Running this code outside of a method will produce a LocalJumpError because it is trying to return out of the top-most context.

Finally, procs are surprisingly laidback objects in the Ruby world. They are comfortable ignoring nil values and are not picky about the number of arguments they are given.

proc_with_two_args = Proc.new { |x, y| x.even? }
proc_with_two_args.call(6) 
=> true 
Enter fullscreen mode Exit fullscreen mode

This proc expects two arguments: |x, y|. Even though it only receives one, no ArgumentError is raised!

Lambdas, Briefly

It's hard to dive into procs without talking about lambdas, but I'm here to talk about the safe operator so I'll make it quick. A lambda is a type of proc with slightly different behaviors. Namely, they do not return out of the surrounding scope with an explicit return, and they are particular about the number of arguments they accept. That's all!

lambda_with_two_args = lambda { |x, y| x.even? }
lambda_with_two_args.call(6) 
=> ArgumentError
Enter fullscreen mode Exit fullscreen mode

The Safe Operator, Finally

So, what does this all mean for our friend the safe operator, &? Well, using what we now know, we can employ it to the benefit of some nice syntactic sugar.

This is most commonly seen when & is called on a symbol in the argument of an enumerator.

animals = ["dog", "platypus", "scarab"]
animals.map(&:length)
=> [3, 8, 6] 
#This is equivalent to: animals.map {|animal| animal.length}
Enter fullscreen mode Exit fullscreen mode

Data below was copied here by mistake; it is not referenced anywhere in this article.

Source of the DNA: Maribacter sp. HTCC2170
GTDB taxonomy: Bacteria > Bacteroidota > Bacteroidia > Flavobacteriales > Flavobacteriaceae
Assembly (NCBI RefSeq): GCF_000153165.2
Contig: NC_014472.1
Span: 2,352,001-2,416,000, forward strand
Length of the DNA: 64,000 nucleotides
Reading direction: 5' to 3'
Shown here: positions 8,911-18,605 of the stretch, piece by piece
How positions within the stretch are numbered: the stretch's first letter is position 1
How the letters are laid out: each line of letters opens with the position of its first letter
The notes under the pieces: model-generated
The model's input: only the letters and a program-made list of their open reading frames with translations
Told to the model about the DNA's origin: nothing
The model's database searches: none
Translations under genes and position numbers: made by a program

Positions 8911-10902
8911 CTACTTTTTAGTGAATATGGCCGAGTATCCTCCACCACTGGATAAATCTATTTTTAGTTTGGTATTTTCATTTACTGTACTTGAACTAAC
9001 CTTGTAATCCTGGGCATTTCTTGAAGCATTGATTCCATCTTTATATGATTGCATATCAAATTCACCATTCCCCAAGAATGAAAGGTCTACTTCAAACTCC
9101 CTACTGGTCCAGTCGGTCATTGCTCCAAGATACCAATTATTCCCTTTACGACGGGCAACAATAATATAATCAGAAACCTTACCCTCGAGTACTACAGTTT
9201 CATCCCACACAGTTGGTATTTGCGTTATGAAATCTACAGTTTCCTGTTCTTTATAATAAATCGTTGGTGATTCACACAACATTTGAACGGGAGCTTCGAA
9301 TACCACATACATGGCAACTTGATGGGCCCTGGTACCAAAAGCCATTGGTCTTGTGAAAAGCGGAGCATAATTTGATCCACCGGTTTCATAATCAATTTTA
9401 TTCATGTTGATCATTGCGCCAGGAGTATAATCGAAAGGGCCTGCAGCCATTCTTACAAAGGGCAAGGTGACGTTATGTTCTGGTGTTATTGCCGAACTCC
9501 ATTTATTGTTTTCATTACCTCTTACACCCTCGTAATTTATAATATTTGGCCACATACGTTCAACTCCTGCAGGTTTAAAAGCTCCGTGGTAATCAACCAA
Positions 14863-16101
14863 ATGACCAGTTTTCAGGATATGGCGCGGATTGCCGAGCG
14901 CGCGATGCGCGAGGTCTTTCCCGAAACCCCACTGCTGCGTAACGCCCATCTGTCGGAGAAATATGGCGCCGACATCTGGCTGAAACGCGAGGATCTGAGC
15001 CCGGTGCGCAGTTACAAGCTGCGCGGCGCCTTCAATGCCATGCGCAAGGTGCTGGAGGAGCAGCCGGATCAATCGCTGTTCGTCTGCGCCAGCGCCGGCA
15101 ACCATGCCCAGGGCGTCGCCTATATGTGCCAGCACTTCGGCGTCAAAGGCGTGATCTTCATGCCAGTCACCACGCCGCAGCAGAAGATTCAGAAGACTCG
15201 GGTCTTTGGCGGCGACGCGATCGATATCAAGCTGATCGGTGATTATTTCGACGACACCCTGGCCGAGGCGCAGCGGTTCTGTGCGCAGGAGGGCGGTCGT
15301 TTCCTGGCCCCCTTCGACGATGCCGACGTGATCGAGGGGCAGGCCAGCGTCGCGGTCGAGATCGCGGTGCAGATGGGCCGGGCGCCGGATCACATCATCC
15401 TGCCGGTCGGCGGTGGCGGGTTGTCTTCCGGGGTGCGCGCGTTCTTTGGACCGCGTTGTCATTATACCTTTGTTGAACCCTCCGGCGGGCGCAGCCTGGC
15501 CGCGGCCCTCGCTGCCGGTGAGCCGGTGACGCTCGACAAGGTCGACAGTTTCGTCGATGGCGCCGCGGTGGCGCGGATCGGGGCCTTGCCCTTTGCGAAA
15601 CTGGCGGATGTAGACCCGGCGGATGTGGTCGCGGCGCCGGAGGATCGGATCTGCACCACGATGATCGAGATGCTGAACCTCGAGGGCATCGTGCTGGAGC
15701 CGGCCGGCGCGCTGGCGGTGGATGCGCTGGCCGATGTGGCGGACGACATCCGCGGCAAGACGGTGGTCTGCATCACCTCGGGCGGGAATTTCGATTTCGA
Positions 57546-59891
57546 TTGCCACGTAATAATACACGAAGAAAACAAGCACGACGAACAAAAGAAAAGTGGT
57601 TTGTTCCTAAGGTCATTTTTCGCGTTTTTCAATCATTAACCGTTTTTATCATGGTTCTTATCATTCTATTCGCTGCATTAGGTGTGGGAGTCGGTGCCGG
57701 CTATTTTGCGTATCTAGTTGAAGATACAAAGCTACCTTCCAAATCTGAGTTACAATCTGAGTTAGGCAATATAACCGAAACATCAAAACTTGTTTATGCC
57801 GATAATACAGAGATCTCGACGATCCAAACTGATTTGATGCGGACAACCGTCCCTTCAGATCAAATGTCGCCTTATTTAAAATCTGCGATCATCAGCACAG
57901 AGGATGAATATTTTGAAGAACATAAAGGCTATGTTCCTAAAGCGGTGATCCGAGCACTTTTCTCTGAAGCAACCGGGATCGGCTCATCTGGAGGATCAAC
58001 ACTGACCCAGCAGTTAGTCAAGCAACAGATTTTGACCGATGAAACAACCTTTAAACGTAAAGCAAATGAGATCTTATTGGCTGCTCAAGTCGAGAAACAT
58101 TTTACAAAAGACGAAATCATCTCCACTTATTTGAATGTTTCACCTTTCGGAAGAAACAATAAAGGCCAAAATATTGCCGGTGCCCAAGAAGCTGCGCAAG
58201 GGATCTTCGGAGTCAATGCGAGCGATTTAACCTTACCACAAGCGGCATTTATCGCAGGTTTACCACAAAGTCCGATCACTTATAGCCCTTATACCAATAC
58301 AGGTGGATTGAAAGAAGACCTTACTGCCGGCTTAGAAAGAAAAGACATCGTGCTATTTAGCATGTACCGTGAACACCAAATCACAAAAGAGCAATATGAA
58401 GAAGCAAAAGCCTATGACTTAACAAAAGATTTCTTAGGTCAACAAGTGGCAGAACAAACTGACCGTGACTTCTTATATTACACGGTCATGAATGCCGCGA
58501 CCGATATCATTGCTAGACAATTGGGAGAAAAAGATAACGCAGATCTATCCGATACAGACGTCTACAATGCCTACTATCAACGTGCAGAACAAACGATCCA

This is a neat trick, but what's going on here? Well, the safe operator indicates that Ruby expects a proc to follow it. Instead, it finds a symbol (:length) so it calls to_proc on the symbol, resulting in something like this:

{ |a| a.send(self) }
Enter fullscreen mode Exit fullscreen mode

In this case, self is the symbol :length, so Ruby calls the length method on the object that is calling (&:length). To be fair, this is likely a gross oversimplification of what is actually going on, but it helps clear things up a bit.

Another bit of syntactic wizardry the safe operator offers is a kind of failsafe. Because the safe operator is comfortable with missing arguments and nil data, it can be used when nil data may be present and you don't want it to break your code.

array = [1, 2, 3, nil, 5]
array.map { |e| e.even? }
=> NoMethodError
array.map { |e| e&.even? }
[false, true, false, nil, false] 
Enter fullscreen mode Exit fullscreen mode

This is a bit cleaner than writing lengthy if statements to check if all your data exist before using it. That said, it should be used carefully if having nil values in your data will be a major problem later. It can also be used when chaining method calls together. The safe operator will return nil when it finds the first nil object.

 #No safe operator :(
if genre && genre.artist && genre.artist.album
...
end
#With safe operator
if genre&.artist&.album
...
end
Enter fullscreen mode Exit fullscreen mode

Wrap up

Safe operators and procs may not change your life or even your code, but they can clean things up a bit. At the very least, they make it look like you know what you're doing (maybe not always a good thing).

Discussion (0)